A World Bank report released on 5th March 2018 stated that Africa faces a “severe learning crisis” that undermines economic growth and the wellbeing of its citizens. This is against a backdrop of a fast changing world. In the second half of the last century, globalization led to unprecedented changes in society. The velocity and volume of change has generated unprecedented opportunities and challenges for educational systems worldwide. Nowhere has this rapid change been felt more than on the African continent.
Additionally, the population in Africa is rapidly growing and projected to continue doing so for the rest of this next century. The continent’s share of the global population could rise from 17% at present to 40% by 2100. Of the additional 2.4 billion people projected to be added to the global population by 2050, 1.3 billion will be added in Africa. It is anticipated that over half of the global population growth between now and 2050 will take place in Africa. The population of sub-Saharan Africa is projected to double by 2050. Africa's population of potentially productive youth will be the highest in the world. Among the 20 greatest projected movers in population are: Nigeria, Democratic Republic of Congo, Ethiopia, Egypt, Tanzania, Uganda, and Kenya. This robust growth in population presents great opportunities and challenges to African countries. On the one hand it could become the driver of positive socio-economic transformation; on the other it could become the source of instability. Much depends upon how this population bulge is educated and prepared for its emergence into the working world.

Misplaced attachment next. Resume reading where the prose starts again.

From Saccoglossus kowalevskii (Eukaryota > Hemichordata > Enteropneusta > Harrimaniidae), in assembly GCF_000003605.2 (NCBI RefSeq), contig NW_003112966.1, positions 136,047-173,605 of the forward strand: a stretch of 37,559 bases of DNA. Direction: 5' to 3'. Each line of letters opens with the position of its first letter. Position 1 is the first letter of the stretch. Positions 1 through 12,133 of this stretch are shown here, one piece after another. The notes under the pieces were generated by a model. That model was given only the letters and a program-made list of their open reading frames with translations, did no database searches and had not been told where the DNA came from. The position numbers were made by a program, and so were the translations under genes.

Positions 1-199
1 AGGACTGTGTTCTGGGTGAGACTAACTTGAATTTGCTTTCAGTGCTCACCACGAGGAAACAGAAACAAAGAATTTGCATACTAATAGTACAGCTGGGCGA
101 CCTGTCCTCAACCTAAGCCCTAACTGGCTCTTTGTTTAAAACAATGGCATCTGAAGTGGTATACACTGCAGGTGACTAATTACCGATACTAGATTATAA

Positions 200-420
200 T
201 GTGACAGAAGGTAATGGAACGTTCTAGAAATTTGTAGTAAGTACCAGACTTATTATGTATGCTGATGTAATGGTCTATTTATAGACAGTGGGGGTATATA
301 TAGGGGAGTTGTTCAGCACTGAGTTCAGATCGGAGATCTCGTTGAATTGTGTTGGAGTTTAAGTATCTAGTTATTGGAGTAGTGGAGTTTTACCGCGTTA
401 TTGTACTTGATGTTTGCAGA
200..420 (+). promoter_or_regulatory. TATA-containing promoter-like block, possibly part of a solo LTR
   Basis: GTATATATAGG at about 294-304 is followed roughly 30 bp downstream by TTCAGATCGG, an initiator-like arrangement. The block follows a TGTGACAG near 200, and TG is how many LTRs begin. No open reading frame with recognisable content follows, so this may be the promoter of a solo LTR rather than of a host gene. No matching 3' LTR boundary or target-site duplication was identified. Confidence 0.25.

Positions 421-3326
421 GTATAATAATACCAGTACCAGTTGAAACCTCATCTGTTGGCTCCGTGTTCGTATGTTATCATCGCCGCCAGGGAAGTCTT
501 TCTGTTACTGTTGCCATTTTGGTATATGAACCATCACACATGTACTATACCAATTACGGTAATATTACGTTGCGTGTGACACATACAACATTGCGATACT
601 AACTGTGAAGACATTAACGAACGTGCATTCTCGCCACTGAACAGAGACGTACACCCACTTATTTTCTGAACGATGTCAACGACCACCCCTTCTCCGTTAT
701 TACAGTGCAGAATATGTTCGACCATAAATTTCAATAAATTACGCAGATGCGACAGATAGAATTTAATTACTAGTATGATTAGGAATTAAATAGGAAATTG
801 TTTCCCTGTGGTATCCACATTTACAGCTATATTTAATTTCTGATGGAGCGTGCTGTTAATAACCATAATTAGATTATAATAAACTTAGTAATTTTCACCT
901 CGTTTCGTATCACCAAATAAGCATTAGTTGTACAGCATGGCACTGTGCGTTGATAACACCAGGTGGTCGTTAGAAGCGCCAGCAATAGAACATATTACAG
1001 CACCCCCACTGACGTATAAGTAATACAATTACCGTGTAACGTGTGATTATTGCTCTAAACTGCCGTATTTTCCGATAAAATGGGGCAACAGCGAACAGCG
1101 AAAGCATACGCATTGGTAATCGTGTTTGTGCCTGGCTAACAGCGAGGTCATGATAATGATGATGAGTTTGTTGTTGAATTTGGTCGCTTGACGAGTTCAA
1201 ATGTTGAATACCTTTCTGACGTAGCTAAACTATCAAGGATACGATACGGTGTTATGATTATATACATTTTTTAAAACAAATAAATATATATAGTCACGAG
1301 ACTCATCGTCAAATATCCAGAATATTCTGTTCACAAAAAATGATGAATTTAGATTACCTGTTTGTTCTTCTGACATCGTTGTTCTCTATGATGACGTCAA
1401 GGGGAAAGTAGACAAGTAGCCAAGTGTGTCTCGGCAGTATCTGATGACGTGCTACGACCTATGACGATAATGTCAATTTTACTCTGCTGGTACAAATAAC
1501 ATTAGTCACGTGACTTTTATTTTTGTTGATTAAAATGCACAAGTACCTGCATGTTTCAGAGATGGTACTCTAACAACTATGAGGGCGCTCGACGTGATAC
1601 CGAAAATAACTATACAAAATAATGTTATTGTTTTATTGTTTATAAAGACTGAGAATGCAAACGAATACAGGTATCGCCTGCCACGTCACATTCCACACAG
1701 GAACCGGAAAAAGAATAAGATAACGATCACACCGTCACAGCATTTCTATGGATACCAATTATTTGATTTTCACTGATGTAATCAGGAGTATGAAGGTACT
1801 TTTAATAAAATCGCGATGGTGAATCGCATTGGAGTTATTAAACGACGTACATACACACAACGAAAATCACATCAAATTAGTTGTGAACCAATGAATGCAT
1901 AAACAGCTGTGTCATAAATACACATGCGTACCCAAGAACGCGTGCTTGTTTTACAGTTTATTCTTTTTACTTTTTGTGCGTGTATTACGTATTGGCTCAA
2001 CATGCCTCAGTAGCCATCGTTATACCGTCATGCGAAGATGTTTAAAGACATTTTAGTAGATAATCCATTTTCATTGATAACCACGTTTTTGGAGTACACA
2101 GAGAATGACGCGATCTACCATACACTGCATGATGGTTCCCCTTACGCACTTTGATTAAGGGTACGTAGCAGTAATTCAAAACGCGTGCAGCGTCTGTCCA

Knowing that Africa is set to have the largest work force in the world, it is imperative that much thought goes into preparing for this reality. Adequately and appropriately educating this growing labor force is becoming increasingly urgent if African countries are to consciously steer social evolution to maximize the benefits and minimize the disruption and trauma associated with it. Applying foresight in the development of human capital will enable African countries to harness the future. Simply multiplying the current models of education will not be sufficient; neither will updating course content on its own be enough. Approaches that are not carefully considered are likely to aggravate rather than alleviate many problems due to the gap between the education offered today and the changes that are so urgently needed. New paradigms must be found. The burgeoning youth population needs to be equipped for future innovations and challenges that cannot be fully anticipated now.